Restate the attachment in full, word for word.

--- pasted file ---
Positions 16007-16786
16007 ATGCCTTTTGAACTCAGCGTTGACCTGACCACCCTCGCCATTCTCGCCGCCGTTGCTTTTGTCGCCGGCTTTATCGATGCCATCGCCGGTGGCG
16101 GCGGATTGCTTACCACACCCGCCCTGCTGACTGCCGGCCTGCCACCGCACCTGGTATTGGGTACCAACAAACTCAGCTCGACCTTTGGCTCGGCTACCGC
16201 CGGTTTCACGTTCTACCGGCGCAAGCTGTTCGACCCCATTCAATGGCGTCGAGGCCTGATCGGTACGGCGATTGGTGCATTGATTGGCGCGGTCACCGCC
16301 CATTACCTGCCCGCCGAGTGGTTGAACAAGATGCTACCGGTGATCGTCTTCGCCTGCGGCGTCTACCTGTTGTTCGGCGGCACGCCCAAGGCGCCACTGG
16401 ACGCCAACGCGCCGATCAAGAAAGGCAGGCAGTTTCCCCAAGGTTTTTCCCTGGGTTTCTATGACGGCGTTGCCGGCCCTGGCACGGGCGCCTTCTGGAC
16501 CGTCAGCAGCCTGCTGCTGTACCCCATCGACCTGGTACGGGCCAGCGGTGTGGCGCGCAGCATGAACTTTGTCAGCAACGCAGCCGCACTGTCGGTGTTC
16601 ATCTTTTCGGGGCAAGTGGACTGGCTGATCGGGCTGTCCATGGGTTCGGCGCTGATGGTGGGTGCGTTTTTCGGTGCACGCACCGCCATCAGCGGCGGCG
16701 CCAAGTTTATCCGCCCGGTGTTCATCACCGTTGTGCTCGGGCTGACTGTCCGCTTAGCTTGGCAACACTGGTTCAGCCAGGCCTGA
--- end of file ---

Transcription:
Positions 16007-16786
16007 ATGCCTTTTGAACTCAGCGTTGACCTGACCACCCTCGCCATTCTCGCCGCCGTTGCTTTTGTCGCCGGCTTTATCGATGCCATCGCCGGTGGCG
16101 GCGGATTGCTTACCACACCCGCCCTGCTGACTGCCGGCCTGCCACCGCACCTGGTATTGGGTACCAACAAACTCAGCTCGACCTTTGGCTCGGCTACCGC
16201 CGGTTTCACGTTCTACCGGCGCAAGCTGTTCGACCCCATTCAATGGCGTCGAGGCCTGATCGGTACGGCGATTGGTGCATTGATTGGCGCGGTCACCGCC
16301 CATTACCTGCCCGCCGAGTGGTTGAACAAGATGCTACCGGTGATCGTCTTCGCCTGCGGCGTCTACCTGTTGTTCGGCGGCACGCCCAAGGCGCCACTGG
16401 ACGCCAACGCGCCGATCAAGAAAGGCAGGCAGTTTCCCCAAGGTTTTTCCCTGGGTTTCTATGACGGCGTTGCCGGCCCTGGCACGGGCGCCTTCTGGAC
16501 CGTCAGCAGCCTGCTGCTGTACCCCATCGACCTGGTACGGGCCAGCGGTGTGGCGCGCAGCATGAACTTTGTCAGCAACGCAGCCGCACTGTCGGTGTTC
16601 ATCTTTTCGGGGCAAGTGGACTGGCTGATCGGGCTGTCCATGGGTTCGGCGCTGATGGTGGGTGCGTTTTTCGGTGCACGCACCGCCATCAGCGGCGGCG
16701 CCAAGTTTATCCGCCCGGTGTTCATCACCGTTGTGCTCGGGCTGACTGTCCGCTTAGCTTGGCAACACTGGTTCAGCCAGGCCTGA